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Best of 2009

Posted in Uncategorized on December 31, 2009 by noisenoisenoise

I’m hopeless at picking the best record of any particular year but I will give you a list of things that were released this year that rocked my world.

Golden Sores – a Peaceable Kingdom

TODD – Big Ripper

Black Boned Angel – Verdun

Derek Rogers – Color Shield

finneyerkes – Gather and Sing

Chord – Flora

Prurient – Cocaine Death

Hospitals – Hairdryer Peace (it was released on CD this year so I’m counting it!)

Emeralds – What Happened

Daniel Menche – Kataract

Locrian – Rain of Ashes

Health – Get Color

Aaron Dilloway – Chain Shot

MerzbowFukurou: 13 Japanese Birds Pt.2

Merzbow – Camouflage

Wolf Eyes – Always Wrong


Oneohtrix Point Never – Rifts

Sunn 0))) – Monoliths and Dimensions

Khanate – Clean Hands Go Foul

Melvins – Chicken Switch

John Wiese – Circle Snare


What did I miss?

Ducks Battle Satan

Posted in Uncategorized on November 14, 2009 by noisenoisenoise

Well I suppose it was time to change the name of this blog. Noisenoisenoise as a name has been shitting me so I decided to shell out some cash and actually fucking pay for a domain name.  The old blog will automatically link here but feel free to update your links.


Merzbow – Somei (Low Impedance) 2009

Posted in Merzbow, Music, noise, Uncategorized on October 20, 2009 by noisenoisenoise


This was the first album Merzbow released in 2009, arriving from a small Greek label, Low Impedance. I suspect that had I heard this at the  time it was released and before I started receiving the 13 Japanese Birds records, my thoughts on this work may have been very different. But it was not until May of this year that I shelled out the cash for Somei  and by that stage Merzbow drumming in a free jazz style (and other styles for that matter) was no longer the novelty that it might have been when this first came out. In fact Somei is really a precursor to the whole 13 Japanese Birds thing in that it heavily features Akita doing the whole drumming thing but here it is much more restrained  than what you get on many of the 13 Birds records but had the title and art work had been any different you’d probably have thought that it is one of the recent series. To be fair, out of all of the recent Merzbow records I’ve heard barring a couple of the 13 Japanese Birds ones which have been excellent (Pt 2 for instance) my favourite (recent) Merzbow record has to be Tombo and I wonder whether this is because deep down I actually prefer his pure noise records rather than those which have some recognisable forms. I was reading a review of Oersted which appears on Amazon of all places, and the reviewer has an idea which I think has some merit: he differentiated the Merzbow records based on the harshness of the noise. So for instance he gave Pulse Demon an extreme rating, 1930 a very harsh rating, Merzbuta was given a low to moderate rating etc. As a general idea I think it is pretty good, but it become tricky when you have to start examining his latest work. There has to be more to differentiating Merzbow’s work than simply the harshness factor, and how do you in fact define harshness because my idea of harsh and your idea of harsh might be quite different. To truly make sense of  Merzbow’s work and to write a meaningful review I think a Merzbow record has to be considered on a criteria of  volume, the density of the layers, recognisable forms, repetition and rate of change  and whether when you chuck them all of them into the mix, the record actually works. And I think that might be some if the problem with his more recent works (particularly last years). The concepts by themselves are pretty good but what actually makes a Merzbow record interesting is two fold. Firstly are we hearing something new, for instance does  Merzbow’s take on an already recognisable form astonish and delight? Secondly if there are no recognisable forms,  is the way it is constructed and controlled great – does it allow me to reach some form of “noise nirvana” (I pinched that off Paul Hegarty). Basically is the record convincing as the work of someone who is at the top of his game or was it simply put together after breakfast and sent  to the latest small label to release.  Good Merzbow astonishes and delights. Is Somei good Merzbow? No not really. Is it a good noise record? As Sarah Palin would say – You betcha!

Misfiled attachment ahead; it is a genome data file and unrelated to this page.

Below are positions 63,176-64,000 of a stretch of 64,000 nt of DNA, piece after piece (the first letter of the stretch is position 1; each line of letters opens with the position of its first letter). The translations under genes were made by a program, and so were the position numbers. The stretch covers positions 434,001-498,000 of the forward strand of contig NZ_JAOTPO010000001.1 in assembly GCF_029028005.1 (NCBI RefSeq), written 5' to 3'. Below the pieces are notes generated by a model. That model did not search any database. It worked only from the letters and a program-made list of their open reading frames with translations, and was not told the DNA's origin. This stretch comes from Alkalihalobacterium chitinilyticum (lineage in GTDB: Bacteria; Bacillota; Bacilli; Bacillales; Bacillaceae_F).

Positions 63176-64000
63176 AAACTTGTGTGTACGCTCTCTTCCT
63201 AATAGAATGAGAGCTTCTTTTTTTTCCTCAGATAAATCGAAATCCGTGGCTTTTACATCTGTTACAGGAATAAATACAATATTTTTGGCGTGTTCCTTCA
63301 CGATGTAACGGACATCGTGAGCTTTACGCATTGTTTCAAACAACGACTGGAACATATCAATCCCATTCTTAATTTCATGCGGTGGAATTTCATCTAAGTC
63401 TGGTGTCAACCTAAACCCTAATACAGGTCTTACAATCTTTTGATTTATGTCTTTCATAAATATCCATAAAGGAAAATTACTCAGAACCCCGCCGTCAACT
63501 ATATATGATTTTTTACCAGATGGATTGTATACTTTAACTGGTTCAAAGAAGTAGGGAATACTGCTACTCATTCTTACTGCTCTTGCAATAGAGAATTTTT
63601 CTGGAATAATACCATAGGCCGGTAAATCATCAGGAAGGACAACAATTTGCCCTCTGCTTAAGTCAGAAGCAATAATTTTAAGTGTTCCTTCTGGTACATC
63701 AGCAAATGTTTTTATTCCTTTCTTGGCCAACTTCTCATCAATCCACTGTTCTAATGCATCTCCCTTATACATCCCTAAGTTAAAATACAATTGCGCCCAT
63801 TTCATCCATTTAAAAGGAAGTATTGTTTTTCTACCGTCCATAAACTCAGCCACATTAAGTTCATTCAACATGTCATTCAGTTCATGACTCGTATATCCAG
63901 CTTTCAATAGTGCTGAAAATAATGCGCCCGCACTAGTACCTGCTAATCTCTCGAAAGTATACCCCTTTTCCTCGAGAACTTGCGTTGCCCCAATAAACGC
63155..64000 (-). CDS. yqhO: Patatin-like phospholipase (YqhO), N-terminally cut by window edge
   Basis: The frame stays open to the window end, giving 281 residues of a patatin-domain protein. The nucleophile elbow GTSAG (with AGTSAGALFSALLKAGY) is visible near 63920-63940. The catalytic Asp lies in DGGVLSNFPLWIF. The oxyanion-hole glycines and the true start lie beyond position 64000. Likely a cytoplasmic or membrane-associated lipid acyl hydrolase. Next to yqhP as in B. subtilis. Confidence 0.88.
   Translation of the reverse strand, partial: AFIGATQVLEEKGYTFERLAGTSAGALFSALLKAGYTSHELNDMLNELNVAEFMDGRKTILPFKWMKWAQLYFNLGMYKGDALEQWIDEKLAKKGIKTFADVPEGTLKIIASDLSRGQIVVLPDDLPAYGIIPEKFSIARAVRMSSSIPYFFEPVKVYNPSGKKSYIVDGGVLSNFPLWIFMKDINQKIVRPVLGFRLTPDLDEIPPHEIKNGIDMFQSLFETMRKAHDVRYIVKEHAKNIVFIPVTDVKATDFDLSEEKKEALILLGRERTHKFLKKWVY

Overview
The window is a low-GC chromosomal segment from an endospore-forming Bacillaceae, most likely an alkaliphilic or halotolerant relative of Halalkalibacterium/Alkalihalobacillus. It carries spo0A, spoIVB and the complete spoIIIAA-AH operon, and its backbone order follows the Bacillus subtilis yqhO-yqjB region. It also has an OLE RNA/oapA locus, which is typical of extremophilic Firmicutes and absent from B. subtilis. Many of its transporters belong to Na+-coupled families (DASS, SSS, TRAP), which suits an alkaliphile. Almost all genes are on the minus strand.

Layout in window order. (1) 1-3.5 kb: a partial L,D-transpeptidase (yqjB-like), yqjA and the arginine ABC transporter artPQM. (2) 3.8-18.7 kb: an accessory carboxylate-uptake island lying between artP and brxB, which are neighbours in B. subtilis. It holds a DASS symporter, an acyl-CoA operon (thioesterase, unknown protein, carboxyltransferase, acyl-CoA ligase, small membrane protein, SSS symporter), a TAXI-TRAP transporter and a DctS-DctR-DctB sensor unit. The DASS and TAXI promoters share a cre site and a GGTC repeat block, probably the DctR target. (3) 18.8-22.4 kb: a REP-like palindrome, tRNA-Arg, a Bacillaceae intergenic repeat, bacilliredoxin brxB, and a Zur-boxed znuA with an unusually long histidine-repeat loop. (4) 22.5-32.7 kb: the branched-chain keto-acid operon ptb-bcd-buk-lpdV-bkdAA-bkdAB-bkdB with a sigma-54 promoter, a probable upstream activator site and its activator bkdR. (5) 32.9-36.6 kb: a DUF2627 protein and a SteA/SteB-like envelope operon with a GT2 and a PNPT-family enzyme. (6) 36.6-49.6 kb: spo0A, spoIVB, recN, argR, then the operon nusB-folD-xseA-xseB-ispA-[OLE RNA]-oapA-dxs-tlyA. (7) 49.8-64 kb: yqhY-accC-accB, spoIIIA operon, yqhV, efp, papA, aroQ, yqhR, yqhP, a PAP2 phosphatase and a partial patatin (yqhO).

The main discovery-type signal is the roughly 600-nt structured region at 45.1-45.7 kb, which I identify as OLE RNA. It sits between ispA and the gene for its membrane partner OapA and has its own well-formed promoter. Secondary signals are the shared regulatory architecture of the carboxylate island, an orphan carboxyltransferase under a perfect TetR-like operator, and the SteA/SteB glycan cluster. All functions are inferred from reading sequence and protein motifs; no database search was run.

Merzbow – Dust of Dreams (Thisco) 2005

Posted in Merzbow, Music, noise, Uncategorized on August 8, 2009 by noisenoisenoise


This is probably my favourite Merzbow record. Big call I know but hear me out. Dust of Dreams, for me, is a prime example of why no other noise artist gets close to the great man. The record kicks of with the 12 minute 1339 an exercise of the interplay of psychedelic rock groove  and harsh noise. The real treat is the epic 37 minute Dust of Dreams, a track that would have even the most casual Merzbow listener in noise heaven. Over its 37 minutes, the track is anchored by a recurring loop of ethnic drumming which in turn is obliterated, changes pitch and re asserts itself before being swallowed again by layers of pure distortion. The track alternates between density and being flooded with light. It is in a work godhead. The final track leaves the  psychedelic forms of the first two tracks behind and embraces a quasi-industrial feel. It’s all great stuff. I’m not sure how readily available this is and I think I bought this from the Blossoming Noise website. Thisco is a tiny Portuguese label and kudos to them for releasing my favourite Merzbow record.